"All eligible candidates as per the constitution would be allowed to contest," Maldives government's unwavering response to international censure has thus far been absolute.
Its no secret that Maldives' international partners especially in the West favours the rights activist turned politician Mohamed Nasheed. The growing calls for "inclusive" elections ever since Nasheed's jailing on terrorism charges after his disappointing elections loss to incumbent president Abdulla Yameen Abdula Gayoom in 2013 underlines a single purpose. To ensure Nasheed's candidacy in the next elections now slated for September this year.
Nasheed now lives in self imposed exile most recently in Sri Lanka after he was allowed to leave to the UK on medical leave in an internationally brokered deal following his jailing on terrorism charges. The former president was prematurely ousted from office in 2012 over the arbitrary arrest and detention of a sitting judge after a police mutiny which he to this day claims to be a coup.
Despite his ineligibility, international pressure to overturn Nasheed's contentious conviction and subsequent jailing has been mounting on Yameen's government. As recently as April, United Nations Human Rights Committee had insisted that the government must allow Nasheed to stand for elections.
Nasheed himself has been banking on his friends in the West to force the government into submission with threats of targeted sanctions and military intervention from south Asian giants India who also appears to favour Nasheed over Yameen with the latter inclined towards the east.
Nasheed's refusal to back-down has left the opposition alliance he had formed with former president Maumoon Abdul Gayoom and the remaining two opposition leaders - Gasim Ibarhim and Sheikh Imran Adbulla in tatters.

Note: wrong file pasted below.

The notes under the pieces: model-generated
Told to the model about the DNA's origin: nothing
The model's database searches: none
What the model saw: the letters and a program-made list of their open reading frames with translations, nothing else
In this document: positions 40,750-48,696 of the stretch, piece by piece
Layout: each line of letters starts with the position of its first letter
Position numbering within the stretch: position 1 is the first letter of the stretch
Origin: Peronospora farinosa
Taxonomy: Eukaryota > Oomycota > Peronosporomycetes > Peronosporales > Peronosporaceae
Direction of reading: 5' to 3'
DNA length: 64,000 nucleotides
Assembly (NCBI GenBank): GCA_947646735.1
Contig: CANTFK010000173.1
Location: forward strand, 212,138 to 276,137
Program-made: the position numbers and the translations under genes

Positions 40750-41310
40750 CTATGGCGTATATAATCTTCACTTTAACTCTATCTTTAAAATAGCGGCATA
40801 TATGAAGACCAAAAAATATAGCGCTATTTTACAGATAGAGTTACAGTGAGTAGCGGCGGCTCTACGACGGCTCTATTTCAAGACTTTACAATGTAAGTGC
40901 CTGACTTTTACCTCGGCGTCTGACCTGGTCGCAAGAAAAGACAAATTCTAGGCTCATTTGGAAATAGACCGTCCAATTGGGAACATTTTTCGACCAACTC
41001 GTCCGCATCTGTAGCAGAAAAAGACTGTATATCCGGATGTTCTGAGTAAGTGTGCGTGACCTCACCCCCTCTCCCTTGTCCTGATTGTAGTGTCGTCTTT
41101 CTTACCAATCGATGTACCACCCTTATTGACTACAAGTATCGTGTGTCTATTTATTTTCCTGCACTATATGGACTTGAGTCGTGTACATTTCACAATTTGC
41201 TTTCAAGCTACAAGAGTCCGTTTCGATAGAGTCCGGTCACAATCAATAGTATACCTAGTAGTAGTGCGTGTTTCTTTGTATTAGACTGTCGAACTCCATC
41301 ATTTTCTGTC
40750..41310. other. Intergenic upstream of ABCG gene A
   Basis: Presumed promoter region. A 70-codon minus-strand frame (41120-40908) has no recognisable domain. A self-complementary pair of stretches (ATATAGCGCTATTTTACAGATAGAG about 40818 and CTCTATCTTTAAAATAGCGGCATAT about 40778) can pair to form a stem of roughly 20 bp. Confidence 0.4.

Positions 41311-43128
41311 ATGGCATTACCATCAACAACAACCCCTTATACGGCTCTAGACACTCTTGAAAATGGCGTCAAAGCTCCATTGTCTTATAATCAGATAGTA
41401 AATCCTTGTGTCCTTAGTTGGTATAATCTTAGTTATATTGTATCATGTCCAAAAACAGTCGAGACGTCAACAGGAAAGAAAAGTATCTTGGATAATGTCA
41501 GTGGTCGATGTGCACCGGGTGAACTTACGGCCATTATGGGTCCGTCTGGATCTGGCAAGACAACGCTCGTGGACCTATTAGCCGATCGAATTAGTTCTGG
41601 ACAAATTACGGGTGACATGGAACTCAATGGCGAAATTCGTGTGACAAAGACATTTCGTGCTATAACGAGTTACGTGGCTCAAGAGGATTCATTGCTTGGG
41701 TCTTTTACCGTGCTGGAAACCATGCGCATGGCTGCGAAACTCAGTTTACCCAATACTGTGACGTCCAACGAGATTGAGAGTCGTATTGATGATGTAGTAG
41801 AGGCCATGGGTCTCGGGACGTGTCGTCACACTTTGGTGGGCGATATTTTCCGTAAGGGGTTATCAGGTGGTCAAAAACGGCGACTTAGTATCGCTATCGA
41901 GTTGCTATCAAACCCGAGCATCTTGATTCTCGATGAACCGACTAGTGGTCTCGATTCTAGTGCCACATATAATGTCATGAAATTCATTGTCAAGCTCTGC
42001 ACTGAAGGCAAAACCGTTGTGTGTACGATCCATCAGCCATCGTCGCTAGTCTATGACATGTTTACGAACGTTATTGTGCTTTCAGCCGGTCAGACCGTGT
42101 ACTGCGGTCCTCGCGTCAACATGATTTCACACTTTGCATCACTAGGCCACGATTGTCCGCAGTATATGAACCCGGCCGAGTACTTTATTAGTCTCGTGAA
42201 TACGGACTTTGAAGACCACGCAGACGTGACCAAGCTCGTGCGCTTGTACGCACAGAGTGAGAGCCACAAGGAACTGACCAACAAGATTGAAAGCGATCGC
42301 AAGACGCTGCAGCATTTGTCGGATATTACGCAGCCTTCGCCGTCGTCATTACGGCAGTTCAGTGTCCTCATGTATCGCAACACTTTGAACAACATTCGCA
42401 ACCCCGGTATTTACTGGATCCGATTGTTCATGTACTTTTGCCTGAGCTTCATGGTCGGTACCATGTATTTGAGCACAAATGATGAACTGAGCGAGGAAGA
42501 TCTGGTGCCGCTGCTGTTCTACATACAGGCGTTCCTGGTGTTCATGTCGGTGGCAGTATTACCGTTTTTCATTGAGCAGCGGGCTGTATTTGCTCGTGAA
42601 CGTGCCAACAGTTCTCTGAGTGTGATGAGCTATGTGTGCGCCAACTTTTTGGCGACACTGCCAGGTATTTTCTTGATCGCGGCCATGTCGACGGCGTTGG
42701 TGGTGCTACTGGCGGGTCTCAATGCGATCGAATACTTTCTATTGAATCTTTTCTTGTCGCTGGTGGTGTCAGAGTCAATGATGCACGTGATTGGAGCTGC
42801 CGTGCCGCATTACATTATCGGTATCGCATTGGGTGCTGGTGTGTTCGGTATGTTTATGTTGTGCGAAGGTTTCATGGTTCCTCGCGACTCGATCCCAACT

With the candidacy of all four leaders all but ruled out due to criminal convictions, the once unthinkable alliance had been trying to nominate a single candidate to stand against Yameen but Nasheed contesting and ultimately winning the presidential ticket of the main opposition Maldivian Democratic Party (MDP) had fractured the alliance and left it on the brink of collapse.
Though the government would celebrate a divided opposition, it would be unable to shake international censure as long as Nasheed harboured interest to stand for the elections. The government had made not too veiled attempts to weigh in on the debate, strangely suggesting a potential candidate to replace Nasheed after insisting that "convicted criminals" would not be allowed to contest.
Nasheed's 'voluntary' withdrawal relieves international pressure
Attempts to convince the international community of its stand and waving the constitution in their faces to justify the decision to deny Nasheed had fallen on deaf ears. With questions already being raised over the possibility of a free and fair elections with almost all political leaders in jail or in exile, the government would know that even if president Yameen won the election, a dark cloud would remain over his second term.
However, on Friday, Nasheed's shock decision to withdraw from the upcoming presidential race would be nothing less than music to the ears of president Yameen and his top aides.
Nasheed 'voluntarily' withdrawing from the race now paves the way for the government to truly justify an 'inclusive' elections minus the international pressure. Though the government in no uncertain terms have stressed on Nasheed's ineligibility, it would have been one thing for the government to 'officially' reject Nasheed's candidacy based on his criminal conviction with months remaining for the elections. Now that the decision has been taken out of its hands, the government has been spared the wrath of the international community leading up to the elections.
It also bodes well that veteran opposition lawmaker Ibrahim Mohamed Solih has been tipped to take Nasheed's place. As several government officials had repeatedly backed the Hinnavaru lawmaker as the ideal opposition candidate for the crunch elections.
Nasheed's decision has certainly caused a seismic shift in the already volatile Maldives politics. But the government has definitely got its wish. As insisted repeatedly, Nasheed's name would no longer be on the ballot come September.
And now it remains to be seen if president Yameen could win a 'Nasheed-less' election in September.